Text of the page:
Now to solve for the value for $\tan \theta$, what we need to do is by substituting the coordinates of the intersection point between the curve/the normal line and the tangent line, \(\displaystyle \left(\frac{1}{4}+\frac{\cos \theta}{4},\;\frac{1}{4}-\frac{\sin \theta}{4}\right)\) back into either the equation of the normal or tangent line, and get

\(\displaystyle y-1=\frac{1}{\tan \theta}(x-1)\)

\(\displaystyle \frac{1}{4}-\frac{\sin \theta}{4}-1=\frac{\cos \theta}{\sin \theta}(\frac{1}{4}+\frac{\cos \theta}{4}-1)\)

\(\displaystyle -\frac{3}{4}-\frac{\sin \theta}{4}=\frac{\cos \theta}{\sin \theta}(-\frac{3}{4}+\frac{\cos \theta}{4})\)

\(\displaystyle -3-\sin \theta=\frac{\cos \theta}{\sin \theta}(-3+\cos \theta)\)

\(\displaystyle -3\sin \theta-\sin^2 \theta=-3\cos \theta +\cos^2 \theta\)

\(\displaystyle 3\cos \theta-3\sin \theta=\cos^2 \theta+\sin^2 \theta=1\)

\(\displaystyle (3\cos \theta-3\sin \theta)^2=1\)

\(\displaystyle 9-9\sin\ 2 \theta=1\)

\(\displaystyle \sin\ 2 \theta=\frac{8}{9}\)

and hence \(\displaystyle \tan\ 2 \theta=\frac{8}{\sqrt{17}}\)

and by using the double angle formula for $\tan 2 \theta$, we thus obtain

\(\displaystyle \frac{2\tan \theta}{1-\tan^2 \theta}=\frac{8}{\sqrt{17}}\)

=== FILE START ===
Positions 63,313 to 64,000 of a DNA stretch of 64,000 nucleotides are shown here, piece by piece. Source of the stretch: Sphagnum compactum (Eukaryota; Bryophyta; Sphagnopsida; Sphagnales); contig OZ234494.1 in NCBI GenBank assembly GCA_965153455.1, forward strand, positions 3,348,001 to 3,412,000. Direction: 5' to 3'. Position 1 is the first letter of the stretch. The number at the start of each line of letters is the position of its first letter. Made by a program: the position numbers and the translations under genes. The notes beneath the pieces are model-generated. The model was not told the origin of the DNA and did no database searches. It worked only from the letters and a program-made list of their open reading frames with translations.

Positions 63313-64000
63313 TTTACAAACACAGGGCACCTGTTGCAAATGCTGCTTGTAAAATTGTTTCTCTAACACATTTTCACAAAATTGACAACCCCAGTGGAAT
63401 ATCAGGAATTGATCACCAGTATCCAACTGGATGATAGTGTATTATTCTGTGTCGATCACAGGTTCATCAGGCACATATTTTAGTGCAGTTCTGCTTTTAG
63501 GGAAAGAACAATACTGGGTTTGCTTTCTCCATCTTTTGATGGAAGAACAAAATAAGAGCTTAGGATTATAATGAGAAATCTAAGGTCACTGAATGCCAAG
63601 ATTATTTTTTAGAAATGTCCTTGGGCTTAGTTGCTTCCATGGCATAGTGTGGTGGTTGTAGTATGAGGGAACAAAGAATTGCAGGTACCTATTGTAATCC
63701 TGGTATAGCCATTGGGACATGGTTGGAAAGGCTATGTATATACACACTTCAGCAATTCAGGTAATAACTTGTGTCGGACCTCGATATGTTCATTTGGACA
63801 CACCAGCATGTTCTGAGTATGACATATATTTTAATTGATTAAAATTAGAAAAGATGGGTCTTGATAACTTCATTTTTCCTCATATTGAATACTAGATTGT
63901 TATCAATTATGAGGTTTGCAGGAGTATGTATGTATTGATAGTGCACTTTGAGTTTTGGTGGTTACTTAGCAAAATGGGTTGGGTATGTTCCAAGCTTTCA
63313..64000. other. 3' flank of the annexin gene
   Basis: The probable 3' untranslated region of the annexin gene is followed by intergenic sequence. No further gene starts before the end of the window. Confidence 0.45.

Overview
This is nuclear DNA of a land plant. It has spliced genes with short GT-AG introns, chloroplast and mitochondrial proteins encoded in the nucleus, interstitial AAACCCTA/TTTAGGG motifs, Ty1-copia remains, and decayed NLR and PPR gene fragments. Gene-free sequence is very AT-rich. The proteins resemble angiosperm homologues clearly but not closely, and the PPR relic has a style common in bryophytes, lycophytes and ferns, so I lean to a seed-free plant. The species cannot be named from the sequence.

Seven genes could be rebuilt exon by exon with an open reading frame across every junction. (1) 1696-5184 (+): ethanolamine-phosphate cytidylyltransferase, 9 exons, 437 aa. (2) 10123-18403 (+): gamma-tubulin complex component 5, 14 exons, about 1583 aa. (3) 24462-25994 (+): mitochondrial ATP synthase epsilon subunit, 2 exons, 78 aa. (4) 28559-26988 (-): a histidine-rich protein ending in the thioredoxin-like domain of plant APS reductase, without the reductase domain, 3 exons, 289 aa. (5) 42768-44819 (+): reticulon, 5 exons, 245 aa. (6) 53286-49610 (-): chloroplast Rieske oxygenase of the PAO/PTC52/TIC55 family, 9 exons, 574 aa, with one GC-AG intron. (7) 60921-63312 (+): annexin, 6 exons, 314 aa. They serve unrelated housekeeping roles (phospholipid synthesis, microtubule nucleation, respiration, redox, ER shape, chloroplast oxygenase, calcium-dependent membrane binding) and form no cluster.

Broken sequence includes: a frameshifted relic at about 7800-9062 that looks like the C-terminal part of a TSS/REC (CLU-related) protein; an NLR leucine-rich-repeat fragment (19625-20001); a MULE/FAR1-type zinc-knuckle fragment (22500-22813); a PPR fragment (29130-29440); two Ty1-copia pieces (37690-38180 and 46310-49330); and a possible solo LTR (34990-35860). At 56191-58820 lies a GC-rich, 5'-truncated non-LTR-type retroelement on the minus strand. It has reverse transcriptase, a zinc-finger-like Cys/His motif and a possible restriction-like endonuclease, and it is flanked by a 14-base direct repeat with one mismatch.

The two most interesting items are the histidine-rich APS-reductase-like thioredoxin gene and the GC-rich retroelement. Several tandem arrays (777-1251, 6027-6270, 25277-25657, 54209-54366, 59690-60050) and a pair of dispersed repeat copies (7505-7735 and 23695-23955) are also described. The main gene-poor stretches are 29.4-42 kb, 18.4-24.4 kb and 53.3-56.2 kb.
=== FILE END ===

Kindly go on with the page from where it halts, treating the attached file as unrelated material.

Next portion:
and solving this quadratic formula for $\tan \theta$, we ended up getting \(\displaystyle \tan \theta=\frac{9-\sqrt{17}}{8}\) since $\tan \theta >0$.

We now obtain the equation of the tangent line, \(\displaystyle y-1=\frac{1}{\left(\frac{9-\sqrt{17}}{8}\right)}(x-1)\) and when this tangent line intersects with the x-axis (i.e. $y=0$), its corresponding $x$ value is

\(\displaystyle 0-1=\frac{1}{\left(\frac{9-\sqrt{17}}{8}\right)}(x-1)\)

\(\displaystyle -\left(\frac{9-\sqrt{17}}{8}\right)=x-1\)

\(\displaystyle x=\frac{\sqrt{17}-1}{8}\)

Now, we have the base and the height of the right-angled triangle and

\(\displaystyle \text{the area of the shaded region}= \text{the area of this right-angled triangle}=\frac{1}{2}(1)(1-\frac{\sqrt{17}-1}{8})=\frac{9-\sqrt{17}}{16}\)